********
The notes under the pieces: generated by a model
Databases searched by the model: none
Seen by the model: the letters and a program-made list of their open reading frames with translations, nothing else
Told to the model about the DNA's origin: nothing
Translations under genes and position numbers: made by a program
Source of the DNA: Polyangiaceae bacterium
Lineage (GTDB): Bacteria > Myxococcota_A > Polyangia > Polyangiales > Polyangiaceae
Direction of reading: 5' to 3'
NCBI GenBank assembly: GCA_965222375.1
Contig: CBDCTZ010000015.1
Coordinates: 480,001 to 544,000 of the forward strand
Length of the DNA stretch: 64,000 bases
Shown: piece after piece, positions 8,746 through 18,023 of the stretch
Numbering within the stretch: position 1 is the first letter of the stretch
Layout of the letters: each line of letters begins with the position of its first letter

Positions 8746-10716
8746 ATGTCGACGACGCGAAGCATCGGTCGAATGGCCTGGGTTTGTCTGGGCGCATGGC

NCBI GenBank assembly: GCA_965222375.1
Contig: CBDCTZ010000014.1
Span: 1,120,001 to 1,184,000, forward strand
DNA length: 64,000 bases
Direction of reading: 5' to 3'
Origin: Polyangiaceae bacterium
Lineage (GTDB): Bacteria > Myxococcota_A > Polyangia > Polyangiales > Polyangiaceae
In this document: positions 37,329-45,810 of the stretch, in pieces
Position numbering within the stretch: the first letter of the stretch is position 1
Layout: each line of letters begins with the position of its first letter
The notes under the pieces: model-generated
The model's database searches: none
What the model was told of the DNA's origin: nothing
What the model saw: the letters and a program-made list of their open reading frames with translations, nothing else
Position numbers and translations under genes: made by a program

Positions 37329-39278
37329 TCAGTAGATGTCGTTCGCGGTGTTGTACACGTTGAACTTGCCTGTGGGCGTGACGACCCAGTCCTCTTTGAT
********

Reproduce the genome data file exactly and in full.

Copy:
The notes under the pieces: generated by a model
Databases searched by the model: none
Seen by the model: the letters and a program-made list of their open reading frames with translations, nothing else
Told to the model about the DNA's origin: nothing
Translations under genes and position numbers: made by a program
Source of the DNA: Polyangiaceae bacterium
Lineage (GTDB): Bacteria > Myxococcota_A > Polyangia > Polyangiales > Polyangiaceae
Direction of reading: 5' to 3'
NCBI GenBank assembly: GCA_965222375.1
Contig: CBDCTZ010000015.1
Coordinates: 480,001 to 544,000 of the forward strand
Length of the DNA stretch: 64,000 bases
Shown: piece after piece, positions 8,746 through 18,023 of the stretch
Numbering within the stretch: position 1 is the first letter of the stretch
Layout of the letters: each line of letters begins with the position of its first letter

Positions 8746-10716
8746 ATGTCGACGACGCGAAGCATCGGTCGAATGGCCTGGGTTTGTCTGGGCGCATGGC

NCBI GenBank assembly: GCA_965222375.1
Contig: CBDCTZ010000014.1
Span: 1,120,001 to 1,184,000, forward strand
DNA length: 64,000 bases
Direction of reading: 5' to 3'
Origin: Polyangiaceae bacterium
Lineage (GTDB): Bacteria > Myxococcota_A > Polyangia > Polyangiales > Polyangiaceae
In this document: positions 37,329-45,810 of the stretch, in pieces
Position numbering within the stretch: the first letter of the stretch is position 1
Layout: each line of letters begins with the position of its first letter
The notes under the pieces: model-generated
The model's database searches: none
What the model was told of the DNA's origin: nothing
What the model saw: the letters and a program-made list of their open reading frames with translations, nothing else
Position numbers and translations under genes: made by a program

Positions 37329-39278
37329 TCAGTAGATGTCGTTCGCGGTGTTGTACACGTTGAACTTGCCTGTGGGCGTGACGACCCAGTCCTCTTTGAT